They forget, in their confusion, that the great principles, spiritual and moral, remain absolutely intact. They forget that, after all the shattering discoveries of science and conclusions of philosophy, mankind has still to live with dignity amid hostile nature, and in the presence of an unknowable power and that mankind can only succeed in this tremendous feat by the exercise of faith and of that mutual goodwill which is based in sincerity and charity. They forget that, while facts are nothing, these principles are everything. And so, at that epoch of the year which nature herself has ordained for the formal recognition of the situation of mankind in the universe and of its resulting duties to itself and to the Unknown—at that epoch, they bewail, sadly or impatiently or cynically: “Oh! The bottom has been knocked out of Christmas!”
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But the bottom has not been knocked out of Christmas. And people know it. Somewhere, in the most central and mysterious fastness of their hearts, they know it. If they were not, in spite of themselves, convinced of it, why should they be so pathetically anxious to keep alive in themselves, and to foster in their children, the Christmas spirit? Obviously, a profound instinct is for ever reminding them that, without the Christmas spirit, they are lost. The forms of faith change, but the spirit of faith, which is the Christmas spirit, is immortal amid its endless vicissitudes. At a crisis of change, faith is weakened for the majority; for the majority it may seem to be dead. It is conserved, however, in the hearts of the few supremely great and in the hearts of the simple. The supremely great are hidden from the majority; but the simple are seen of all men, and them we encourage, often without knowing why, to be the depositaries of that which we cannot ourselves guard, but which we dimly feel to be indispensable to our safety.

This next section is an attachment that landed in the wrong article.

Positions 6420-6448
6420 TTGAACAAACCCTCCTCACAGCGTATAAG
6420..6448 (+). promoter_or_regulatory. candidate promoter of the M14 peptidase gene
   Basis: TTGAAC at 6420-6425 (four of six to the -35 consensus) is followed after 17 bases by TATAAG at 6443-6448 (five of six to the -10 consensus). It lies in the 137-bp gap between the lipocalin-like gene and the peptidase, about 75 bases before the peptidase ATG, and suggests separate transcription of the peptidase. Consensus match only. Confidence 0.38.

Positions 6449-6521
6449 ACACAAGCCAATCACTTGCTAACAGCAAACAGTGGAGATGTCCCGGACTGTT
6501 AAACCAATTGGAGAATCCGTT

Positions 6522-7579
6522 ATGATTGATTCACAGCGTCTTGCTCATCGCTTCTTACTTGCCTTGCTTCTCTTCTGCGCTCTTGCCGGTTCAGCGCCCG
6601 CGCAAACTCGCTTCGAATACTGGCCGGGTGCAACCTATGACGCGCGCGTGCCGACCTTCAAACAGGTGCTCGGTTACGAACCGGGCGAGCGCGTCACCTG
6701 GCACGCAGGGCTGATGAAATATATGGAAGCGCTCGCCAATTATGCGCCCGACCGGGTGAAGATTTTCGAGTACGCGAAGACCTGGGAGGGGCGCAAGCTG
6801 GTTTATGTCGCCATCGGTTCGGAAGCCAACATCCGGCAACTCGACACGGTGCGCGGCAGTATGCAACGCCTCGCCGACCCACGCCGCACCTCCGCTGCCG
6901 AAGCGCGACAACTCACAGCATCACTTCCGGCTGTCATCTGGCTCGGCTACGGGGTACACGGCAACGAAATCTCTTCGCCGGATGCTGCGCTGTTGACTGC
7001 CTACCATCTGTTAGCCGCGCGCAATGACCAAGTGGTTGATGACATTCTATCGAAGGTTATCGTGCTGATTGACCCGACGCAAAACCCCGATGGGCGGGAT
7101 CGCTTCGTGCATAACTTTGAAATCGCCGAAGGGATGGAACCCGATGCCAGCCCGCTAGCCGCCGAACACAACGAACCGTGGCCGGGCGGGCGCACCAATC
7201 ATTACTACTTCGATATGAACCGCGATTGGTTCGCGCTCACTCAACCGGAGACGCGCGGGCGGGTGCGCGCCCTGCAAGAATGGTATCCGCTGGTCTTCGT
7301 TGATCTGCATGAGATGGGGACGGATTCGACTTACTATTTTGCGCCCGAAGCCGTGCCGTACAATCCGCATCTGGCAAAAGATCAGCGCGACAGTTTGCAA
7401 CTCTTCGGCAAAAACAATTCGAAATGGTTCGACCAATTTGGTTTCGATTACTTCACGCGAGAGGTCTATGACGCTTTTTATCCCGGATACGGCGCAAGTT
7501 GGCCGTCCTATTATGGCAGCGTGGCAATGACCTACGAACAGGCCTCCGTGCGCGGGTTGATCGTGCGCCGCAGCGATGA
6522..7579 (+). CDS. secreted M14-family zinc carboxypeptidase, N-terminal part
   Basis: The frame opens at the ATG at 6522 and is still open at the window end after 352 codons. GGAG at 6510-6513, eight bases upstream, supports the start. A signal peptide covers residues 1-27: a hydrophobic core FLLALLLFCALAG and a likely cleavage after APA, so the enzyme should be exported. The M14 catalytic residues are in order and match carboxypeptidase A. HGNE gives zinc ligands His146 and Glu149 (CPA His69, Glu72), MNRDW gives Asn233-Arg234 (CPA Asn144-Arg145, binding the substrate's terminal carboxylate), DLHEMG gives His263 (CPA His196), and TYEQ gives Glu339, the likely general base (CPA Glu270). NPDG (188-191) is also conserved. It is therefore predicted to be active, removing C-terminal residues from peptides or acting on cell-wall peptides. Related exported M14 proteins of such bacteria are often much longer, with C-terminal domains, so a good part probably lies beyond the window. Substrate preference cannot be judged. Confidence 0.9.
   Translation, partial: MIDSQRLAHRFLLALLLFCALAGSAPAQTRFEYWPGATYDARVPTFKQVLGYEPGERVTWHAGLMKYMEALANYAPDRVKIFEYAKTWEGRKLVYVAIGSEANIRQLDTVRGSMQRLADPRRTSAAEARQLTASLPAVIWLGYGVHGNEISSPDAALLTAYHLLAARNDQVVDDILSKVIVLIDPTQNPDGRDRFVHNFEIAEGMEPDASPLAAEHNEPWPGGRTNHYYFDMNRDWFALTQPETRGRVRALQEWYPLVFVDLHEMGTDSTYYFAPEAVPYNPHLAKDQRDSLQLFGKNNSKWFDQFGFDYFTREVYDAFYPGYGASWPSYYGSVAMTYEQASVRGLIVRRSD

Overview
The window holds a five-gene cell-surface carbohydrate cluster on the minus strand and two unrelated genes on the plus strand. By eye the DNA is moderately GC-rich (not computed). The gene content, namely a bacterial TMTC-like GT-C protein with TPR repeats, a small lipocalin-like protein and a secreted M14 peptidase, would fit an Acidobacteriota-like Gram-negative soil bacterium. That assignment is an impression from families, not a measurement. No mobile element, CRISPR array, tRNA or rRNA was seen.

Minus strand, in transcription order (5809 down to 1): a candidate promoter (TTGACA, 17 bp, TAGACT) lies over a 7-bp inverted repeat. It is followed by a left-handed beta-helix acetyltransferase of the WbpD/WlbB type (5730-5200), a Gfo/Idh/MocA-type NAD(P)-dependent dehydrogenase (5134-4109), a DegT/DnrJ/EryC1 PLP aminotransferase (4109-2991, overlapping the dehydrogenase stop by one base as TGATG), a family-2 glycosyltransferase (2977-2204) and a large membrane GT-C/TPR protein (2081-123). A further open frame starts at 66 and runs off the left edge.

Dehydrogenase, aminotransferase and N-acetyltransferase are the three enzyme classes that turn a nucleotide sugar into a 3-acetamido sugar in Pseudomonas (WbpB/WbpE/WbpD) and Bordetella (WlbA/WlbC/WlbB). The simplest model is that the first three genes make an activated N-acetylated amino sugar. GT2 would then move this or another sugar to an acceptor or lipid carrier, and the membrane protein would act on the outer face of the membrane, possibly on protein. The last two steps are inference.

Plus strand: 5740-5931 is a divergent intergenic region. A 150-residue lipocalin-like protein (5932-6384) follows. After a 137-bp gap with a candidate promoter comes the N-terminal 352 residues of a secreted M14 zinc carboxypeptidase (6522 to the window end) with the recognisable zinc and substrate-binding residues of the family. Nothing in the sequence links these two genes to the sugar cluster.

THE SOLSTICE AND GOOD WILL
In order to see that there is underlying Christmas an idea of faith which will at any rate last as long as the planet lasts, it is only necessary to ask and answer the question: “Why was the Christmas feast fixed for the twenty-fifth of December?” For it is absolutely certain, and admitted by everybody of knowledge, that Christ was not born on the twenty-fifth of December. Those disturbing impassioned inquirers after truth, who will not leave us peaceful in our ignorance, have settled that for us, by pointing out, among other things, that the twenty-fifth of December falls in the very midst of the Palestine rainy season, and that, therefore, shepherds were assuredly not on that date watching their flocks by night.
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